• The Good: Historical and anatomical facts and anecdotes
  • The Bad: High level overview; lacking themes or take-aways
  • The Literary: Highly researched

The human body is a marvel. Bill Bryson tackles its make-up and functions, making the science accessible, incorporating history and humor. Beginning with large body parts like the skin, head, and heart, the chapters transition to systems, including the endocrine, immune, and digestion, before concluding with disease states and medicine.

You’ll have plenty of time to marvel at your own existence. According to the Royal Society of Chemistry, you can purchase all the necessary ingredients to make a human, just 59 elements, for about $150,000. Unfortunately, we still make humans the old fashioned way, and you can read about that in the chapter about birth.

What I like about this book is how alien your own body can seem the more you learn about it. I typically don’t spend much time thinking about my body. It just happens to carry around my consciousness. But most of it seems like science fiction. The contents certainly fill me with wonder, albeit tinged with disgust.

My favorite parts of the book are the context that follows the biology. Historical surgical practices, scientific discoveries, stories of survival, epidemiologists purposefully infecting themselves with pathogens, just to name a few. Chapter 20, When Things Go Wrong, feels even more timely with the COVID-19 pandemic.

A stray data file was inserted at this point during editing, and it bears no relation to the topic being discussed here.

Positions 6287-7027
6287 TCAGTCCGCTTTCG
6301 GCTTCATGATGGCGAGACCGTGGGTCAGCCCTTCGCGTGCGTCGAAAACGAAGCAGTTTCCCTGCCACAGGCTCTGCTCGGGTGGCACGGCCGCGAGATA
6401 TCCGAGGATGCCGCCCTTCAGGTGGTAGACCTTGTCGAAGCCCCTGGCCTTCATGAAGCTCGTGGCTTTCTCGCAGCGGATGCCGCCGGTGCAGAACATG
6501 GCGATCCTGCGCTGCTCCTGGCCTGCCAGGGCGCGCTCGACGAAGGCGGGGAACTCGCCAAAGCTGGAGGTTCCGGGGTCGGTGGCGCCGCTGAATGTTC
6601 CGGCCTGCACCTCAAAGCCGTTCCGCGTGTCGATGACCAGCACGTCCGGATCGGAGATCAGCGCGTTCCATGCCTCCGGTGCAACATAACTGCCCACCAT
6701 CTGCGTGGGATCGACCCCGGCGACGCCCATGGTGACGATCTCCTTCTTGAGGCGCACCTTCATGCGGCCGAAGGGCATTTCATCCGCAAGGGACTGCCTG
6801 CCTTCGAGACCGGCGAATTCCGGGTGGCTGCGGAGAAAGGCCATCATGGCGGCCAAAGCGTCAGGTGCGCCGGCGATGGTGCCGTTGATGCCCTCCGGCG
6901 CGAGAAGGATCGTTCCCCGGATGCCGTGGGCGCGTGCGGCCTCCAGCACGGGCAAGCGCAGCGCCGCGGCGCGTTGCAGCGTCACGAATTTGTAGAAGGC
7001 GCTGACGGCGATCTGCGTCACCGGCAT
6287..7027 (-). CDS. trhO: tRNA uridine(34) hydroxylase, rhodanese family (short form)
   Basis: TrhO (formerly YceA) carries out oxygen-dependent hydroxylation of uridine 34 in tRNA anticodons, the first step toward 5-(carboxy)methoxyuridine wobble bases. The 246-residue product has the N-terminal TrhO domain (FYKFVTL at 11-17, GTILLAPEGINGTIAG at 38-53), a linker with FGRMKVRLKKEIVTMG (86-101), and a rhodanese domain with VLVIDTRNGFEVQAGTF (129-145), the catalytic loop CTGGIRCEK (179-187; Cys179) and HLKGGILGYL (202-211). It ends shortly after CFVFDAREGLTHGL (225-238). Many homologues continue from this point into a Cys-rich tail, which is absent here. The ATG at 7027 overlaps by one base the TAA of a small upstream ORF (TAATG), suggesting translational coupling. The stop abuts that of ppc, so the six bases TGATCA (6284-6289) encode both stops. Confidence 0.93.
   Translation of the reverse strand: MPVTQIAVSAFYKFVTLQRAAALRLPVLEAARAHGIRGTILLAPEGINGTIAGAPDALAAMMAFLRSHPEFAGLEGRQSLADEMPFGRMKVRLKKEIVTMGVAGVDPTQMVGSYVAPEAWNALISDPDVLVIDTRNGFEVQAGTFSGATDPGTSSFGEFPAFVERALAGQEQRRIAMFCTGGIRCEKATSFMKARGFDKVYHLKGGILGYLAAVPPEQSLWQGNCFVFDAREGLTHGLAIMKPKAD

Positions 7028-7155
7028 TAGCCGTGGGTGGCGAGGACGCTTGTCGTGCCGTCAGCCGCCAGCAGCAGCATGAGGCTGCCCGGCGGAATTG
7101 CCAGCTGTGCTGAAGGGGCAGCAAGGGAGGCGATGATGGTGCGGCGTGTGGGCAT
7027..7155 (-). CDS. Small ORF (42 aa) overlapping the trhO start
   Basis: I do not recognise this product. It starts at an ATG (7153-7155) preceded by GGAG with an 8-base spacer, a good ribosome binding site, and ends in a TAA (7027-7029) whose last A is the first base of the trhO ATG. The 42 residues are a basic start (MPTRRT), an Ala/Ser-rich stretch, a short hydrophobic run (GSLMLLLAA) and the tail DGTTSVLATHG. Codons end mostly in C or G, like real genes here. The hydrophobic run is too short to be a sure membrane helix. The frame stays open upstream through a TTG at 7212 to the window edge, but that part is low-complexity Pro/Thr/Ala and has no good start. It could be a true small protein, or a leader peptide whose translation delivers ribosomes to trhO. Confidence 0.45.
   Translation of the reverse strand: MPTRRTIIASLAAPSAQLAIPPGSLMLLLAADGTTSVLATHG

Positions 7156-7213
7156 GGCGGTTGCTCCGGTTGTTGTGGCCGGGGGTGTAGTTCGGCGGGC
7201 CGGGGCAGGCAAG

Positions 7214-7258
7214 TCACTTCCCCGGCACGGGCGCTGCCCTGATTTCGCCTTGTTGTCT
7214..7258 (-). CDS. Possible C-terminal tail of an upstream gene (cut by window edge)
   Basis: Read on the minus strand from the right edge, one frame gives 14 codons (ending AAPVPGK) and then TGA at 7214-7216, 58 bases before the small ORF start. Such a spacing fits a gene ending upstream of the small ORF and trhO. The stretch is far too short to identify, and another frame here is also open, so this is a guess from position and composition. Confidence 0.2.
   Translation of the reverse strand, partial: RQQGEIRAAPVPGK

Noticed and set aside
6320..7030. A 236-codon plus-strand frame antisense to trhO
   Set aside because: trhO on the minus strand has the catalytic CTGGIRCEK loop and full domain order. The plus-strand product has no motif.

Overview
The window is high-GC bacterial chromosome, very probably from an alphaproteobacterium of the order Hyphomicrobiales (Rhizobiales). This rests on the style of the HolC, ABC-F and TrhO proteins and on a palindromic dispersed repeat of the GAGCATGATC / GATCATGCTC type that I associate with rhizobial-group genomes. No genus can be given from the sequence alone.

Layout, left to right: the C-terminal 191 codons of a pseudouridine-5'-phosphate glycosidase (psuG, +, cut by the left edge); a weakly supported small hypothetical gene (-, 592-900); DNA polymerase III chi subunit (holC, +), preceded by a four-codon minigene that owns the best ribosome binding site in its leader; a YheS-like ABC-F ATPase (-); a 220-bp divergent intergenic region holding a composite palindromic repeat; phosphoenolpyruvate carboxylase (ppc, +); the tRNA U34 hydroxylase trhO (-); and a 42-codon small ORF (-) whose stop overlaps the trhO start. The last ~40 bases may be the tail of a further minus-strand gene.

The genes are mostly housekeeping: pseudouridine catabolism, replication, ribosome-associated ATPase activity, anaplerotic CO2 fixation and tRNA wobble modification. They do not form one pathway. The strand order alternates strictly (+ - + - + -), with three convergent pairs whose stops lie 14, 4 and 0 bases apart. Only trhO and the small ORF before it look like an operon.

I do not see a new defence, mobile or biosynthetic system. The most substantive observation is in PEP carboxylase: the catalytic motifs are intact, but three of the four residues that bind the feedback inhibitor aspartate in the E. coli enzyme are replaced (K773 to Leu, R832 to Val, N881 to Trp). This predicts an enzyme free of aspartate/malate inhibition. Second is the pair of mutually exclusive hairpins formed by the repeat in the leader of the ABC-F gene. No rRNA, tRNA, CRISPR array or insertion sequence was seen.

I also enjoy the callbacks to previous chapters, when they occur. For example, evolution provided humans the ability to walk upright, but we face many struggles because of it. It’s not until the chapter on childbirth hundreds of pages later that you learn that birthing is so dangerous for human females specifically because of this.

Like most of Bryson’s books, this one is meant to be comprehensive but not deep, so it can easily feel too long and simultaneously lack a coherent theme. It’s pop science after all and not meant to be groundbreaking. I listened to Bryson narrate the audiobook himself, so it was easy to let the his narrative voice make up for the lack of nuance or introductory scientific explanations before delivering the fun facts.

Recommended if you enjoy good writing, trivia and brief anecdotes, and pop science!